As candidates debated issues in front of an audience of about 100 at Monday evening's forum at Centennial Mall, representatives of three local ballot initiatives weighed in on their respective measures.
City of Craig charter
City manager Jim Ferree said the city's charter is 50 years old and needs updating in the language and references to new laws.
A committee, led by Pam Foster, reviewed the current charter and proposed changes, which must be approved by voters Nov. 7.
Ferree said the committee based its suggestions on a national model and other recently amended charters.
Among the changes proposed to the charter are:
- Campaign expense limits will be raised from $250 to $500.
- Maximum fines and imprisonment for municipal court will be raised to 180 days and $1,000.
- The office of city manager will be officially established.
- Salaries of the mayor and city council may be established by ordinance, but not until the next round of elections after approval of the measure.
Ferree said the proposed changes to the city charter can be viewed at the city's Web site, http://e-gov.ci.craig.co.us/.
Colorado Northwestern Community College
Gene Bilodeau, dean of Colorado Northwestern Community College's Craig campus, spoke Monday about the college's request for an extension to its existing mill levy.
The college currently receives 3 mills. The 10-year mill levy is set to expire in three years. The college is asking voters to approve an extension that would last indefinitely.
Property owners -- residential and agriculture -- currently pay $23.88 per year for each $100,000 assessed value. Business owners pay $87 per year for each $100,000 assessed value.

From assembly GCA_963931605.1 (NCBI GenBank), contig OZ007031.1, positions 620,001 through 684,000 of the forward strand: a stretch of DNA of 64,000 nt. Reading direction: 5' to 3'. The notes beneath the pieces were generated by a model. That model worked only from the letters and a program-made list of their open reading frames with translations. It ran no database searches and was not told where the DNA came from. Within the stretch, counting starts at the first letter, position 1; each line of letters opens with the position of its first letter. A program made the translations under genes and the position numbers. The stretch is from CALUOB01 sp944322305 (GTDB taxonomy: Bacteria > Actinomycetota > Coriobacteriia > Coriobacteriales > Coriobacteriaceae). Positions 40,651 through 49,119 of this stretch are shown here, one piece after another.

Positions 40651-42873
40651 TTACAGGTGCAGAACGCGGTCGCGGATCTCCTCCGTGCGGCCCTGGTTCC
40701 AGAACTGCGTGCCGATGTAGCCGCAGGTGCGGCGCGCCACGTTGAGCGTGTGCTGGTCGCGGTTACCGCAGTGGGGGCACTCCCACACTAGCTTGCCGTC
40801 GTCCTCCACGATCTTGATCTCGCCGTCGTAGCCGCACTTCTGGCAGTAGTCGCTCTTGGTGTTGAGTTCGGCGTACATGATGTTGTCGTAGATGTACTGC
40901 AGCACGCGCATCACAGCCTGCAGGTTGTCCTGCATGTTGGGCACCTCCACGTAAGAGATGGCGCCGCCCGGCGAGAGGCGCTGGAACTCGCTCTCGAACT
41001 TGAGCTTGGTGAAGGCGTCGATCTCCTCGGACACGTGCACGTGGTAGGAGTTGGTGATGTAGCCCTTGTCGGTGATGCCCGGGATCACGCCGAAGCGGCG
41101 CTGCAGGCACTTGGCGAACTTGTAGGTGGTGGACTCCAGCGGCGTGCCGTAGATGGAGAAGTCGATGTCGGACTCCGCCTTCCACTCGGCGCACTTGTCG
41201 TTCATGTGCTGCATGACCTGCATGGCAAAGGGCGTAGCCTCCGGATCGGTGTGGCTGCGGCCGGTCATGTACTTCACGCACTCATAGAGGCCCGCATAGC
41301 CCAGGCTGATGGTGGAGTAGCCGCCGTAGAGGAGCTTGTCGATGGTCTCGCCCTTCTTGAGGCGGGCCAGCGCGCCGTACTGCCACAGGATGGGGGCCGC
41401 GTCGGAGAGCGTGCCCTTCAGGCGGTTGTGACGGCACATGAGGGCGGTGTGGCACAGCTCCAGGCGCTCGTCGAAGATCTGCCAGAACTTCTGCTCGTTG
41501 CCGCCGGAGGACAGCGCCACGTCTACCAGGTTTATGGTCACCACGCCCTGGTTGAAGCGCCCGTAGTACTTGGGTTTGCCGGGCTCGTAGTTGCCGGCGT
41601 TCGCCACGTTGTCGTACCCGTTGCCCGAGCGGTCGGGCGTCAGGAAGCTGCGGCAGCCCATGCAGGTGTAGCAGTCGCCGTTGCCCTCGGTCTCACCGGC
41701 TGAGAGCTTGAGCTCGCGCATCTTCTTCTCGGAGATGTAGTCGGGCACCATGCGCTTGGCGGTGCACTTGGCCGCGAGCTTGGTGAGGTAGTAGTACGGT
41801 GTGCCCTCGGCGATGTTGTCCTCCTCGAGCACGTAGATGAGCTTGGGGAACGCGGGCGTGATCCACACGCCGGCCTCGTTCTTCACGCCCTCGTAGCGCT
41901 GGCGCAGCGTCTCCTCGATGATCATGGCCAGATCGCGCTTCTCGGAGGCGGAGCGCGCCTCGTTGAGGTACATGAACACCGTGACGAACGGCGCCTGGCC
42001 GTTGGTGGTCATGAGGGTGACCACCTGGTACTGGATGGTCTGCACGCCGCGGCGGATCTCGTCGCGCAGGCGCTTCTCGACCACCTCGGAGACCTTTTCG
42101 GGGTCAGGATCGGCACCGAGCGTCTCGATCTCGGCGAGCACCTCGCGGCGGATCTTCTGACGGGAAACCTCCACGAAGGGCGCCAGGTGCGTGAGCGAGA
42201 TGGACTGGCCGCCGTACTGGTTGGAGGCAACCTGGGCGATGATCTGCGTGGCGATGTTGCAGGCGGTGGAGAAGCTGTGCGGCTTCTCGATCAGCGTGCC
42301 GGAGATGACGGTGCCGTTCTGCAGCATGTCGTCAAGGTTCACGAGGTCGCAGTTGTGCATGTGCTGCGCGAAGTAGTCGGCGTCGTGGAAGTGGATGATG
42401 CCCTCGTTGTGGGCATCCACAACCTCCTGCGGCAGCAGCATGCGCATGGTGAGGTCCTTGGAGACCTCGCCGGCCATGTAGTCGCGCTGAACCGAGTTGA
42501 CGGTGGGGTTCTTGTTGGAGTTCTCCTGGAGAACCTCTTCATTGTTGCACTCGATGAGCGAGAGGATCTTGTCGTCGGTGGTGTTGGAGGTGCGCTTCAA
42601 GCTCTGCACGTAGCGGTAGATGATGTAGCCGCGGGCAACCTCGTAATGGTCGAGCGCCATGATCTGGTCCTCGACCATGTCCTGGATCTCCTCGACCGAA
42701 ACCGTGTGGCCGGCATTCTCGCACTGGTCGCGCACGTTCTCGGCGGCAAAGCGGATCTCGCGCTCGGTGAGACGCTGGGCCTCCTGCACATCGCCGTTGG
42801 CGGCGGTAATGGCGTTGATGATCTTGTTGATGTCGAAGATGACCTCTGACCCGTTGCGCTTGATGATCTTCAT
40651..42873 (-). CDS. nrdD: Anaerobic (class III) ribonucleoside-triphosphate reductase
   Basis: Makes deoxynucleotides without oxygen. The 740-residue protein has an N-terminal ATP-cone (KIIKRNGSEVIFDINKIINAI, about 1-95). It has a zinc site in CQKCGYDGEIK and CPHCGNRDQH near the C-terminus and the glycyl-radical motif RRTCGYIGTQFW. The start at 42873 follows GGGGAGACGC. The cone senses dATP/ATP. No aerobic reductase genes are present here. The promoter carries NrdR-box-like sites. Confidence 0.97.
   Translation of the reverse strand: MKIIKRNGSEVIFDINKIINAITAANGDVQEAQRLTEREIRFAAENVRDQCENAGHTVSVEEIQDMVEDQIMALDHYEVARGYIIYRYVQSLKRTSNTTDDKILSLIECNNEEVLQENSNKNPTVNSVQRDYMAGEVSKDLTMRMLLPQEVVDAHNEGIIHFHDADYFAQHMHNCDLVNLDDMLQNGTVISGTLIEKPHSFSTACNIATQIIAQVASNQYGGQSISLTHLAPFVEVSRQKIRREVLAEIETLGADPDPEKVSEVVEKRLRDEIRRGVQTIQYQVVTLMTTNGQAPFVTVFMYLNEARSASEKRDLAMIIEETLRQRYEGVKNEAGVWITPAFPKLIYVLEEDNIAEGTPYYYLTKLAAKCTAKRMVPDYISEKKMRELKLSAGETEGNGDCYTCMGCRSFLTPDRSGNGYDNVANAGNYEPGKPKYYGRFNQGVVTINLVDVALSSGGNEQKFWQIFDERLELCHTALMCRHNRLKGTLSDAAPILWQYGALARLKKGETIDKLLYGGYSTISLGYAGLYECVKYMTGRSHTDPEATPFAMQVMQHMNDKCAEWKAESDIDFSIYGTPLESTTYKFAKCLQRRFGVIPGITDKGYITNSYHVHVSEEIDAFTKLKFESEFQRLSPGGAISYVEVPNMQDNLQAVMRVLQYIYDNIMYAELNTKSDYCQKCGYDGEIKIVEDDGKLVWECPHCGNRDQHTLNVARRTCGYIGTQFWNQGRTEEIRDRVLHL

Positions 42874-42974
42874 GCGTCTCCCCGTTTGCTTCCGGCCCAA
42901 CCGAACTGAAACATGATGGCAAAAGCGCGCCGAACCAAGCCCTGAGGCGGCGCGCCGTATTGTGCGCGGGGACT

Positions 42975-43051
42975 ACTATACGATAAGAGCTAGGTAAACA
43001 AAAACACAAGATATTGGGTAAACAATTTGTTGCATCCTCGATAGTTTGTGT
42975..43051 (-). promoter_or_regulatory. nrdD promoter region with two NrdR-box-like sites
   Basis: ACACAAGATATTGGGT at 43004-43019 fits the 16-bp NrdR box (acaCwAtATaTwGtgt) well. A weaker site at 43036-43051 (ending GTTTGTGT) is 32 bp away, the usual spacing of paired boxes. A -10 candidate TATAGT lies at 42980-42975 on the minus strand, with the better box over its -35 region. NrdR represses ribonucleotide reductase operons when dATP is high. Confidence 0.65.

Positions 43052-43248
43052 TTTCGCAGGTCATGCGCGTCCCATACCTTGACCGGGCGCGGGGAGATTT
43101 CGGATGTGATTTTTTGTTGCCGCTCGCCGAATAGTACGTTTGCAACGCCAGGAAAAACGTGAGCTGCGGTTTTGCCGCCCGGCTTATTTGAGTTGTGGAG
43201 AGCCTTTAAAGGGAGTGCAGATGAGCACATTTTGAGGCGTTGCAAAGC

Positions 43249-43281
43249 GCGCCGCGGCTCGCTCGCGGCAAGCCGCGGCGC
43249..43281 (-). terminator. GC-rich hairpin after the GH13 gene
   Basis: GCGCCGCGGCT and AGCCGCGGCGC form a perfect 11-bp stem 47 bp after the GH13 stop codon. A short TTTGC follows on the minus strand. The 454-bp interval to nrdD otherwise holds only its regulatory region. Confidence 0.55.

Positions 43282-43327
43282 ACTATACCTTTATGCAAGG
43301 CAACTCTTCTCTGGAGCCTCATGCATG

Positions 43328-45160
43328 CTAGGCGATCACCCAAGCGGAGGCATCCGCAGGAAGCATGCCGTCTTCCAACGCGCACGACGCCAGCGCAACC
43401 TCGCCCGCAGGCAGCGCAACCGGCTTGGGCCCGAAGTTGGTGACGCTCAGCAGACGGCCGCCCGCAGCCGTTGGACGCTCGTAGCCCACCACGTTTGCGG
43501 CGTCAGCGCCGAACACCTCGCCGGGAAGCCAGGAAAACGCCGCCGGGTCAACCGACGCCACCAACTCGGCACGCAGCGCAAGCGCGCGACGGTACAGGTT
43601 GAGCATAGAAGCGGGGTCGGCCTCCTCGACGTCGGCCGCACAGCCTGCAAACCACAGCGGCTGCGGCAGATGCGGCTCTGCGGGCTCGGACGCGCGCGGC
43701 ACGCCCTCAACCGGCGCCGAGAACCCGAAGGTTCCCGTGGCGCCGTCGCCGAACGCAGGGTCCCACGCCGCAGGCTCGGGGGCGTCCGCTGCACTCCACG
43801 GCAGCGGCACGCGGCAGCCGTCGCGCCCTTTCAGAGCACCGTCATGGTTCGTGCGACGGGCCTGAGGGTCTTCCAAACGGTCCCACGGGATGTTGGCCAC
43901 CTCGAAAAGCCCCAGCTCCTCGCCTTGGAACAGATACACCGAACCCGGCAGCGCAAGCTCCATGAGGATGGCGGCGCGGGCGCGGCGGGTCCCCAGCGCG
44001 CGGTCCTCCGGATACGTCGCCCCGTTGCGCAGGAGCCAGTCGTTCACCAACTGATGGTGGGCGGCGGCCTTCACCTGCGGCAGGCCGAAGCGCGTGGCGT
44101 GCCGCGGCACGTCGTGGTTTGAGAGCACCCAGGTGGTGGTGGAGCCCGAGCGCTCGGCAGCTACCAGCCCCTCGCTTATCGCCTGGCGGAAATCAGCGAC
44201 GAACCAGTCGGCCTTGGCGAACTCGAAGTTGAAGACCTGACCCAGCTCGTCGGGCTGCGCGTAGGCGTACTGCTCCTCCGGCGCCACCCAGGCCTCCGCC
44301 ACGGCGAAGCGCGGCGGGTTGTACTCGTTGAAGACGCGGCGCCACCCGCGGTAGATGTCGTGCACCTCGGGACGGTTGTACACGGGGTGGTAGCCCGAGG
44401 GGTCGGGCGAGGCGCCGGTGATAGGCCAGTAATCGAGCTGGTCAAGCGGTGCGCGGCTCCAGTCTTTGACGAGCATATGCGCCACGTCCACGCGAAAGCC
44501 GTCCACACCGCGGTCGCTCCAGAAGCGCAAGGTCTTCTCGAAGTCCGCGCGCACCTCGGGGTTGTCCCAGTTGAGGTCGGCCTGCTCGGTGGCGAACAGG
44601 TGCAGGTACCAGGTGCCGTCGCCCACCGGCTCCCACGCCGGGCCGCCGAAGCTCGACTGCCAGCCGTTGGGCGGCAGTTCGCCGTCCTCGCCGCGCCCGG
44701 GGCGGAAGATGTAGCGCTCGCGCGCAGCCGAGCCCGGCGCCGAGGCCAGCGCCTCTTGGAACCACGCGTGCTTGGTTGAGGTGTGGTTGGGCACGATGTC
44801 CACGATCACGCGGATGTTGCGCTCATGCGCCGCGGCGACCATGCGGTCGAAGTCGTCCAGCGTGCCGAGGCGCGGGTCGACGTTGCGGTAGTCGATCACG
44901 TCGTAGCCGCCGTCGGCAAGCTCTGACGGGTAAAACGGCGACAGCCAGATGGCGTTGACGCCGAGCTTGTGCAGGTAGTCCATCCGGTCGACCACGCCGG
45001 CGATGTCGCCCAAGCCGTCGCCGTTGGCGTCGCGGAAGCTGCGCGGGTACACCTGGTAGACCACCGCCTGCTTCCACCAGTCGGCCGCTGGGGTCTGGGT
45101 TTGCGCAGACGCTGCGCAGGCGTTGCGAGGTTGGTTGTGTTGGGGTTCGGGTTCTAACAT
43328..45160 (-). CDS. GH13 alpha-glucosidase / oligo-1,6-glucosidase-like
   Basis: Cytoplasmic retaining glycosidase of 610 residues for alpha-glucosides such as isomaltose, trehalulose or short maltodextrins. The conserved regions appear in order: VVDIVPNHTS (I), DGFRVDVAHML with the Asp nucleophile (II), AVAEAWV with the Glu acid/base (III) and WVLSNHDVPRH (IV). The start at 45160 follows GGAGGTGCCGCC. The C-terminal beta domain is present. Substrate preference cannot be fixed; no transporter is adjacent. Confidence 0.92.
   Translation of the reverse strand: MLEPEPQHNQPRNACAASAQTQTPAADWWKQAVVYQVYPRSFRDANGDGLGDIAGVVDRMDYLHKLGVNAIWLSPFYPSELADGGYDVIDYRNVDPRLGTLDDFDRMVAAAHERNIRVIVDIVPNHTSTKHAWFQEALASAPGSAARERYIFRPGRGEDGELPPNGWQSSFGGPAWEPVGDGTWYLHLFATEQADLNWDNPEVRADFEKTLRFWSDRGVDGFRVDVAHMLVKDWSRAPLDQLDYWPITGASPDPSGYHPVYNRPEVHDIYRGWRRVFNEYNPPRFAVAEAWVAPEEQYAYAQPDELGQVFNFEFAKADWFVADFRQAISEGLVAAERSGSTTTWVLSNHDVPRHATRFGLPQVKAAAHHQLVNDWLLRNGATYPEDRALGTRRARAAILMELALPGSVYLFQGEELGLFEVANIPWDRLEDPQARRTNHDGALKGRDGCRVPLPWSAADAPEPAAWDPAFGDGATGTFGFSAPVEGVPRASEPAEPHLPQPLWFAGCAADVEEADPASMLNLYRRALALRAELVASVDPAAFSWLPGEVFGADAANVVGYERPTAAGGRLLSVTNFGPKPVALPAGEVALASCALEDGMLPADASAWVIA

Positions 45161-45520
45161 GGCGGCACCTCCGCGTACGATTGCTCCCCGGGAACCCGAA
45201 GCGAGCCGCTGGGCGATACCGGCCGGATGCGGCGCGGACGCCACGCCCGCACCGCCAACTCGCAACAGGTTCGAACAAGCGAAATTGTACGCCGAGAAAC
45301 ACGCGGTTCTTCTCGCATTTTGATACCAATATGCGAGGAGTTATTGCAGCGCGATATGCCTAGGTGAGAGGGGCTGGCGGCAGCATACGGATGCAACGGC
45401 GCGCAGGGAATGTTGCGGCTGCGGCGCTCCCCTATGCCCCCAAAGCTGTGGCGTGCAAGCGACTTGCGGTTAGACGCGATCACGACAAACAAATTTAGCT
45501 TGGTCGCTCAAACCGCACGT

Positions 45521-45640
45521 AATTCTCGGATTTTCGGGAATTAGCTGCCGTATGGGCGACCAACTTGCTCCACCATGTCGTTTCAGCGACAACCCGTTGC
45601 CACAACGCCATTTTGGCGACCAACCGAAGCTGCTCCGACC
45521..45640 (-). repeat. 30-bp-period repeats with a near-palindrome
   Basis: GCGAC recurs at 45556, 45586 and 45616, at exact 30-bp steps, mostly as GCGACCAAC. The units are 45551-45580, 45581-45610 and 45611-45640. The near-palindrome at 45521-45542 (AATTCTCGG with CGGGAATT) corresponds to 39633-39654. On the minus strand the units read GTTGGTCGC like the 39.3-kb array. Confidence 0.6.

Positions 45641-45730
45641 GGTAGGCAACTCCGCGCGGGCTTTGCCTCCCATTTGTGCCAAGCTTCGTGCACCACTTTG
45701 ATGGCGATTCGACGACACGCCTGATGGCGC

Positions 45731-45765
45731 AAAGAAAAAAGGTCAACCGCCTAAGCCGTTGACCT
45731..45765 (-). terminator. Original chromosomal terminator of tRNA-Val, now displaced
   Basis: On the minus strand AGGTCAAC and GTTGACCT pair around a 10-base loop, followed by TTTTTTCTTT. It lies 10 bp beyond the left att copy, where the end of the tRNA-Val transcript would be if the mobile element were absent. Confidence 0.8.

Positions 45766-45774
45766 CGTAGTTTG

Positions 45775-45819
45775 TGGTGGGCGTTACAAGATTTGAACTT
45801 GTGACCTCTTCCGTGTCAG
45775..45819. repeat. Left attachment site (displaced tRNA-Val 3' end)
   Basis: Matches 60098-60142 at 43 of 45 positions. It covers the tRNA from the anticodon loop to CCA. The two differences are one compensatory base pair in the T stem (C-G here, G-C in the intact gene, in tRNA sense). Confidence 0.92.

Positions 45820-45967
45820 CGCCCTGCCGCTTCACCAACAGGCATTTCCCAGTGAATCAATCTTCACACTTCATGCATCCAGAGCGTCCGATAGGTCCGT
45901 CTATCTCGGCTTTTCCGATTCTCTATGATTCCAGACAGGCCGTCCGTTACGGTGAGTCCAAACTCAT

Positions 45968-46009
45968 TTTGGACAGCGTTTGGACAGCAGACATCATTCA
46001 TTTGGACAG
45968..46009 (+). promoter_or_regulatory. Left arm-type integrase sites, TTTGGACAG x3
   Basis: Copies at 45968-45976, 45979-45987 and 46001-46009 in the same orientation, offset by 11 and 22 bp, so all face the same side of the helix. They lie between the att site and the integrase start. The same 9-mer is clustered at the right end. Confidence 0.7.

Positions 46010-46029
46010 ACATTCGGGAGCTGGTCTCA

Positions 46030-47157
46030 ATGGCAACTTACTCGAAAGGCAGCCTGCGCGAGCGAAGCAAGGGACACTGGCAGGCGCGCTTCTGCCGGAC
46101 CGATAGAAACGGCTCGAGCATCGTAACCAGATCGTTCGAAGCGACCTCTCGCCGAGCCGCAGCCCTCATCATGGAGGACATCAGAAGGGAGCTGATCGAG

Bilodeau said the money from the mill levy stays in Moffat County, bringing programs such as paralegal, cosmetology, nursing and power plant technology to Craig. He said mill levy dollars account for one-third of the college's budget.
"Without that money, the services we offer would have been very greatly diminished," Bilodeau said.
If the mill levy does not pass, Bilodeau said that's what's going to happen -- the college will stay open, but programs and offerings may be cut.
Craig Rural Fire Protection District
Fire Chief Chris Nichols said Craig Rural Fire Protection District's third request for an increased mill levy is the most polished one yet.
Despite two unsuccessful requests in the past, the district is asking for a 1 1/2 mill increase on Nov. 7. An approved mill levy would raise about $350,000 per year. The 10-year capital improvement plan calls for about $3.25 million in equipment expenditures.
Residential and agriculture property owners currently pay $15.90 annually per $100,000 assessed value and would pay $27.86 annually if the fire mill levy were approved.
Business owners' taxes would increase from $57.92 to $101.42 a year per $100,000 assessed value.
Nichols said this request is different from the two previous ones because the district now understands voters' priorities and is educating the public about its proposal.
Nichols said this request does not include a training center, as it has in years past.
He said providing the department with equipment it needs will keep homeowners' insurance premiums low.
Both Nichols and Ferree urged voters to go to the end of the ballot when they get into the booth on Nov. 7, because that's where the three local issues are listed.
For a complete listing of ballot initiatives, visit the Moffat County Clerk and Recorder's Office in the Moffat County Courthouse, 221 W. Victory Way.